Hgura 9.5 The zone-stage model {From F. J. Zuiderweg, P. J. Hoek, and L. Lahm, Jr., I. Chem. E. Symp. Ser. 104, p. A217,1987. Reprinted courtesy of the Institution of Chemical Engineers, UK.)

rial areas between the zones. The vertical and sideways flows, added in the next lower layer of stages, determine the flow distribution. It was shown (150a) that this distribution pattern can be derived from diffusion theory if Kx = 2/3. A higher value of Ky reflects an increase of flow near the wall.

For a given packing [i.e., inherent liquid spreading characteristics, usually characterized by a liquid spreading coefficient (1506)], and a fixed number of radial zones, the vertical height needed to achieve a fixed value of Kx is a dependent variable calculated from the diffusion equation (150a,1506). This height is generally unequal to the stage height. To bridge the two, the zone-stage model employs an interpolation procedure. Vapor is assumed to be uniformly distributed, although this assumption is not required by the model. Vapor and liquid flow through each zone-stage are constant, with all interzone bulk liquid flow occurring between stages.

Kunesh et al. (131,150a) showed good agreement between predictions from the zone-stage model and some experimental data. Zuiderweg et al. (136,150,150a) applied the model to explain published efficiency data in terms of maldistribution effects. Zuiderweg et al. (136) also applied the zone-stage model to gain insight into the effect of several variables on efficiency in the presence of maldistribution. Their results are preliminary and require experimental confirmation.

Alternative models. Stichlmair and Stemmer (146,151) model the column as a large number of parallel channels, each operated at a differ ent liquid rate and at plug flow. The degree of maldistribution is ex pressed by a maldistribution number, which is evaluated from standan deviations of concentration measurements. This maldistribution num ber is used in a chart that converts the pseudo number of transfe units (i.e., plug flow) into an actual number of transfer units (i.e., al lowing for maldistribution).

9.2.6 Empirical prediction of the effects of maldistribution

Moore and Rukovena (152) proposed the empirical correlation in Fig 9.6 to determine the efficiency loss due to liquid maldistribution in ) packed tower containing Pall® rings or Metal Intalox® packing. Thi correlation was only recently proposed, and more experience with it predictions is required before it can be generally applied with confi dence. Nevertheless, it has been shown (152) to work well for severe case studies (Fig. 9.6), is simple to use, and is valuable at least as i preliminary guide.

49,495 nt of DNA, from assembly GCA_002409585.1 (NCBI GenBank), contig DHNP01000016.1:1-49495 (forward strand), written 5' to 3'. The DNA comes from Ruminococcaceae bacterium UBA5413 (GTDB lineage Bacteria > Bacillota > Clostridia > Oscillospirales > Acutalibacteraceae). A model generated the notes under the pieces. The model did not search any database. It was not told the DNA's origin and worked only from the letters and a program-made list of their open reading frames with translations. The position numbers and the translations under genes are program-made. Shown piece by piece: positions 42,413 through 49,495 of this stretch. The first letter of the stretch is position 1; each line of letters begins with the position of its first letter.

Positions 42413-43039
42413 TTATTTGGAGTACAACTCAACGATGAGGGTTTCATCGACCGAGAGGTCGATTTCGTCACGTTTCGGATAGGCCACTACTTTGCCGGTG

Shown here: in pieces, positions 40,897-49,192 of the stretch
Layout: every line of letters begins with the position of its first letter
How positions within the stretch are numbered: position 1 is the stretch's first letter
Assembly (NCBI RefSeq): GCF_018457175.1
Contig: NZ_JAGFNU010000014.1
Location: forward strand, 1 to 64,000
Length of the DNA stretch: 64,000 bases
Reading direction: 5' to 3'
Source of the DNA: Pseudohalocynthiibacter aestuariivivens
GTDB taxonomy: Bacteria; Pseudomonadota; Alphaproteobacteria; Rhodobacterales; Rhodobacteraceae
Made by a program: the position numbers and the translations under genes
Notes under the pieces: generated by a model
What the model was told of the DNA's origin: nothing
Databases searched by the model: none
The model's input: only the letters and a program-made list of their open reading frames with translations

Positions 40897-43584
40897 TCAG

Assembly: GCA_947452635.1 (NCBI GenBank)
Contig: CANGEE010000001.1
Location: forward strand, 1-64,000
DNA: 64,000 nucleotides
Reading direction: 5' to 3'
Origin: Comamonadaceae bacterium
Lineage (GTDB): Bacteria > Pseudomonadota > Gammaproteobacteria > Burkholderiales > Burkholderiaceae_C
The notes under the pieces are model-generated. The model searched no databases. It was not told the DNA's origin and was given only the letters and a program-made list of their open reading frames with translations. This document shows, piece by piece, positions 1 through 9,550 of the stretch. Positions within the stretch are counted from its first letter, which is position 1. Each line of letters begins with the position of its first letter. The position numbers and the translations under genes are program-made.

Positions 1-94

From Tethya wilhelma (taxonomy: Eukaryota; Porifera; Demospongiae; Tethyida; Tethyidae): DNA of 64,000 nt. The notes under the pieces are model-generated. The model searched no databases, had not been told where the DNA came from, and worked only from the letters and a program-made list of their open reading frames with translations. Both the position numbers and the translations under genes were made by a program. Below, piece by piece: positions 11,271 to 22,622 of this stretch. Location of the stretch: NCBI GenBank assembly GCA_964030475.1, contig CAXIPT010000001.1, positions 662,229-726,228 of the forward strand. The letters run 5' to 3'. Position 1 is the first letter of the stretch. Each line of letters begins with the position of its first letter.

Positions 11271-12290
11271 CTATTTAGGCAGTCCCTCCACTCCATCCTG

To quantify the quality of liquid irrigation, the correlation uses thi distribution quality rating index. Typical indexes are 10 to 70 percen for most standard commercial distributors; 75 to 90 percent for inter mediate-quality distributors, and over 90 percent for high-performano distributors. Moore and Rukovena (152) present a method for calcu lating a distribution-quality rating index from distributor geometry This method is spelled out in a companion book (40).

9.2.7 Effect o! vapor maldistribution on packing efficiency

Vapor is easier to distribute than liquid, but vapor maldistributioi can also be troublesome. The effects of vapor maldistribution havi been investigated far less than those of liquid maldistribution. Thi following findings have been reported:

1. Vapor flow through packings tends to be uniform if the initial liq uid and vapor distributions to the packings are uniform (15,66).

2. A nonuniform initial vapor profile is often generated in the columi vapor inlet and vapor redistribution regions (153-157), especially when inlet velocities are high. Vapor maldistribution was shown ti strongly depend (153,154,157) on the geometry of the vapor inle (i.e., whether tangential, radial, etc.). The use of properly designei gas distributors can largely mitigate vapor maldistributioi (23,152-157). Commercial vapor distributor designs are discuss« elsewhere (23,40,152).

3. Although vapor spreads radially through the packing quite rapidly

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